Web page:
raze its palaces and make it a heap of ruins,” Taylor. This latter
rendering seems preferable.
“Howl, ye ships of Tarshish (Spain): for your strength is laid waste.”
sailors, stopping at Cyprus on their way home from Spain, and learning there
of Tyre’s destruction, would lament bitterly and inconsolably, for the
devastation of their city spelled their own financial ruin.
“And it shall come to pass in that day, that Tyre shall be forgotten seventy
years, according to the days of one king: after the end of seventy years
shall Tyre sing as an harlot.”
“Take an harp, go about the city, thou harlot that hast been forgotten; make
sweet melody, sing many songs, that thou mayest be remembered.”
translation - Taylor’s - reads, “For 70 years Tyre will be forgotten. Then
in the days of another king, the city will come back to life again: she will
sing sweet songs as a harlot sings, who, long absent from her lovers, walks
the streets to look for them again and is remembered.”
description is of Tyre’s revival after seventy years, and of her becoming
again a populous prosperous port, attracting, as formerly, merchant ships
from all over the known world of that day.
“And it shall come to pass after the end of seventy years, that the Lord
will visit Tyre, and she shall turn to her hire, and shall commit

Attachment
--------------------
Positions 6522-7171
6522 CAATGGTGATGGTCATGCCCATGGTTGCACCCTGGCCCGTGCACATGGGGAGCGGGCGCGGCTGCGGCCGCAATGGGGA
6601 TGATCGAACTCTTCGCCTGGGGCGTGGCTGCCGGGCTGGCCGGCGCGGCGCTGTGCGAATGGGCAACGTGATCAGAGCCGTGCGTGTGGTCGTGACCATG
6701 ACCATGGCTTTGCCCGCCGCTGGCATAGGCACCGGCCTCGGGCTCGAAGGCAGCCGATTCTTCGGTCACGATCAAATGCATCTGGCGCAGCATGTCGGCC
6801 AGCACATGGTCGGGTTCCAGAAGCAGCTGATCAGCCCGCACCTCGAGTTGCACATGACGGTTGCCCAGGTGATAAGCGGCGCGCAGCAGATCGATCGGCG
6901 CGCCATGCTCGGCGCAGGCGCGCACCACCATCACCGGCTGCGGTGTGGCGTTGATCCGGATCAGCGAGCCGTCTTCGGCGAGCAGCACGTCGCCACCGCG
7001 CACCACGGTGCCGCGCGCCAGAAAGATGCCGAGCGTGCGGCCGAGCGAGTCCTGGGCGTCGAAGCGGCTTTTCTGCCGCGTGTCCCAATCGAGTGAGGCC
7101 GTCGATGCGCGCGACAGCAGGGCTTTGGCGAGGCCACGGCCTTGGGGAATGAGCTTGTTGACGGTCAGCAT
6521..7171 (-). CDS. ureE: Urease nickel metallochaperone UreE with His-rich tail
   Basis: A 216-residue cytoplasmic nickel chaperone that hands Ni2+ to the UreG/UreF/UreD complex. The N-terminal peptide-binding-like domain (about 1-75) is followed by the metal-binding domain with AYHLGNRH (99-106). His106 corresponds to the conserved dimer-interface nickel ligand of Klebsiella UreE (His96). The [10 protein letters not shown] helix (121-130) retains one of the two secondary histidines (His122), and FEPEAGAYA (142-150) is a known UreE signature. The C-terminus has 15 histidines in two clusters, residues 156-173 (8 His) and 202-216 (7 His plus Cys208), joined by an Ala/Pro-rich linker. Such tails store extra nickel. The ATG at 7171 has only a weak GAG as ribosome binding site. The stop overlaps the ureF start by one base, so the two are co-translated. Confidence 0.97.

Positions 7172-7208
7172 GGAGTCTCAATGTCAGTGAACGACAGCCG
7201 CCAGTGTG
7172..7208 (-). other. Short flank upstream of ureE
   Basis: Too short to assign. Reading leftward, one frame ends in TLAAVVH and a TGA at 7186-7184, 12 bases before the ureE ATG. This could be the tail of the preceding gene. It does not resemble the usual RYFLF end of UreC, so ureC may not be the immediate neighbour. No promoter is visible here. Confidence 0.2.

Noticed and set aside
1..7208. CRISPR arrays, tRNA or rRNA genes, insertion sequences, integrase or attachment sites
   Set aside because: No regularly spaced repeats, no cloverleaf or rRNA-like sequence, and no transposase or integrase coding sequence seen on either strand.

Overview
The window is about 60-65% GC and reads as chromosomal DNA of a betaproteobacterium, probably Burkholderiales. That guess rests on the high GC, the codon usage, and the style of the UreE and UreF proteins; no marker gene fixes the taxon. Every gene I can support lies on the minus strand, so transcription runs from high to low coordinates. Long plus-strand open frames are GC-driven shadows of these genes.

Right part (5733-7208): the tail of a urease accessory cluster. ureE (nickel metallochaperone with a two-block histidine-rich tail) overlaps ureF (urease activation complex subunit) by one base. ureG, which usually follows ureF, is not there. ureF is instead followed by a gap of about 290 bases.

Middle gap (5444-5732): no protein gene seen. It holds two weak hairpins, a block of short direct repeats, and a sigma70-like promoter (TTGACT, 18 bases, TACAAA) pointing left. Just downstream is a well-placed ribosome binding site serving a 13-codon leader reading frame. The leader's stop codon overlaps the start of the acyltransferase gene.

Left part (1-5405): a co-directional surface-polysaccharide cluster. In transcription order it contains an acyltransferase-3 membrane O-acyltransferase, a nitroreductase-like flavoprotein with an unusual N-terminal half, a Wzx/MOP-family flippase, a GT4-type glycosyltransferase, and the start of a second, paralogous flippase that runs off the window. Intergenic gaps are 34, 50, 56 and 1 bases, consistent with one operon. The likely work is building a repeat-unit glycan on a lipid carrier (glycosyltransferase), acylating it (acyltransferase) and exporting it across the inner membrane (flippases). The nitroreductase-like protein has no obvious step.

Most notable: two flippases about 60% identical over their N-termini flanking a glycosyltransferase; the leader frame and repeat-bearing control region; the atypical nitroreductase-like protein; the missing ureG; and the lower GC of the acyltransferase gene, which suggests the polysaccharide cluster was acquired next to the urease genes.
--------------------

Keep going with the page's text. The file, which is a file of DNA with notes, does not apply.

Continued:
fornication with all the kingdoms of the world upon the face of the earth.”
translates this verse, “At the end of the seventy years Yahweh will visit
Tyre. Once again she will begin to receive the pay of her whoring. She
will play the whore with all the kingdoms on the surface of the earth,” and
the Phillip’s version reads, “At the end of seventy years the Lord will
restore Tyre and she will return to her business and she will traffic with
all the kingdoms of the world upon the face of the earth.”
“And her merchandise and her hire shall be holiness to the Lord: it shall
not be treasured nor laid up; for her merchandise shall be for them that
dwell before the Lord, to eat sufficiently, and for durable clothing.”
points to what will be in the Millennium, for history records no such period
in Tyre’s experience. This verse is a symbolic picture of Millennial
conditions relative to world trade (of which Tyre is an OT type) in that
fast approaching era that will conclude this present world’s existence.